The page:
• Silicon Valley Bank (SVB) has experienced a significant downturn in its shares, falling more than 60% since Thursday.
• In an effort to recoup losses, SVB launched a $1.75 billion securities sale on Wednesday.
• California regulators have closed the bank, causing concern among investors and employees alike.
Silicon Valley Bank in Crisis
Silicon Valley Bank (SVB) has followed the financial freefall amid Federal Reserve (Fed) Chairman Jerome Powell’s hawkish macroeconomic view and tightening policies to control inflation rates. With over 40 years in the market, Silicon Valley Bank is facing a significant downturn in its shares, falling more than 60% since Thursday.
On Wednesday, the go-to bank for venture capitalists and tech startups launched a massive $1.75 billion securities sale to raise capital and try to recoup its earlier losses, raising concerns among investors. According to several reports, the financial institution was closed by Californian regulators.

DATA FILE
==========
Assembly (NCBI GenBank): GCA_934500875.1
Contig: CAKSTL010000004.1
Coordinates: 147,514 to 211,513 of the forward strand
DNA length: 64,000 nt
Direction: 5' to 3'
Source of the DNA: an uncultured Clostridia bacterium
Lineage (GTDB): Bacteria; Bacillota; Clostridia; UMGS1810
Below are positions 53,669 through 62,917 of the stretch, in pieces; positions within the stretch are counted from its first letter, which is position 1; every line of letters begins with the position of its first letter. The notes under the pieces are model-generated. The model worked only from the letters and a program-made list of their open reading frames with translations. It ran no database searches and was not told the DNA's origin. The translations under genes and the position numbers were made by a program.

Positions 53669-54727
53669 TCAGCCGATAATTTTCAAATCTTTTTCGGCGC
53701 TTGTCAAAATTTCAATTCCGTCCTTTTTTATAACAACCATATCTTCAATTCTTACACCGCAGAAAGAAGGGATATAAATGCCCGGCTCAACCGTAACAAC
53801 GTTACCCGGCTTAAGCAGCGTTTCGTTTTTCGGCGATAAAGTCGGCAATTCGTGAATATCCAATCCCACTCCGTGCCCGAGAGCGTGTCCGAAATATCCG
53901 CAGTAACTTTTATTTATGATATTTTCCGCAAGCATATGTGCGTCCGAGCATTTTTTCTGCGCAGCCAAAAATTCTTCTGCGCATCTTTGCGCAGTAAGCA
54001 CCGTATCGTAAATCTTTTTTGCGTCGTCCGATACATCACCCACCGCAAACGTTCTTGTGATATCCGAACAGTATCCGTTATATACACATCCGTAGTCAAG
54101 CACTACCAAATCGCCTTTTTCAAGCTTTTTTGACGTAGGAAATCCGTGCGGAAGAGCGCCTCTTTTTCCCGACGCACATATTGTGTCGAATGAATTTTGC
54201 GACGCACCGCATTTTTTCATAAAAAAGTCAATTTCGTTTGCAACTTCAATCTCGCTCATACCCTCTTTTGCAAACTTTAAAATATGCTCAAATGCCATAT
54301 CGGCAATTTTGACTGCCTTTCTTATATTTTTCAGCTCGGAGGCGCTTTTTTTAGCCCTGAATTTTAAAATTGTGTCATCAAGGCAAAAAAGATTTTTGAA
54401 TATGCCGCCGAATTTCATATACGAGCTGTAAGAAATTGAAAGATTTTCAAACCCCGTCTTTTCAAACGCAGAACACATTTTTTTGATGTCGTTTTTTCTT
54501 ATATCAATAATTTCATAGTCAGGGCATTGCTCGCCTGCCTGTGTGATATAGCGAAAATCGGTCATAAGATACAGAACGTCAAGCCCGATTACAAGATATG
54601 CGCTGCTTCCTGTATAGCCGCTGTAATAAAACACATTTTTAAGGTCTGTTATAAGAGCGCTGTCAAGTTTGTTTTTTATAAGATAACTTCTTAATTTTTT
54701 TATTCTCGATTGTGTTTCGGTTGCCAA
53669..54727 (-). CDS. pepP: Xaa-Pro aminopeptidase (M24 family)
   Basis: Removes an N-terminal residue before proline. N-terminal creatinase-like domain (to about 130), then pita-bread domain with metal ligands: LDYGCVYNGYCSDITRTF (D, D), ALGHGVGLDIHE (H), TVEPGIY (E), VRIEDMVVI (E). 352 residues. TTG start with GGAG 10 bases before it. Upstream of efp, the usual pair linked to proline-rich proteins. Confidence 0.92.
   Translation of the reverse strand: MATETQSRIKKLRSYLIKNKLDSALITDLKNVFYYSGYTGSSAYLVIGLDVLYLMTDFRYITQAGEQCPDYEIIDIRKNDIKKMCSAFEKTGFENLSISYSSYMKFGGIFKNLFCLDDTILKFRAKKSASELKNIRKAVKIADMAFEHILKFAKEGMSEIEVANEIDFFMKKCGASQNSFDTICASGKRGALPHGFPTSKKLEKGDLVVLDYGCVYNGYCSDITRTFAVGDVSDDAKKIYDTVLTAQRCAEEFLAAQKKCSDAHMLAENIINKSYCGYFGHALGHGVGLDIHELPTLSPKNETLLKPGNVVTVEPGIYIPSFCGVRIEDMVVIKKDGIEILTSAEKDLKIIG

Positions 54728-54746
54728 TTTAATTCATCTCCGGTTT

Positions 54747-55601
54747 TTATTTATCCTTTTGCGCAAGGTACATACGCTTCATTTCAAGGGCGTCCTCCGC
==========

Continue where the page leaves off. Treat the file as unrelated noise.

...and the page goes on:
What’s Happening with SVB?
Before today’s events, the Silicon Valley Financial Group was considering options for exiting the crisis, including a sale after the heavy lender sent shockwaves through global markets and battered its shares on the Nasdaq stock market. According to a Reuters report, Silicon Valley Bank needed the proceeds to plug a $1.8 billion hole caused by selling a $21 billion loss-making bond portfolio consisting primarily of U.S. Treasuries.
Effects on Investors & Employees
Investors in SVB’s stock were puzzled as to whether the capital raised by the bank would be sufficient to cover its losses. This perception arose from the continued decline in the fortunes of technology startups due to policies aimed at controlling inflation, which affects the technology sector that the bank serves. According to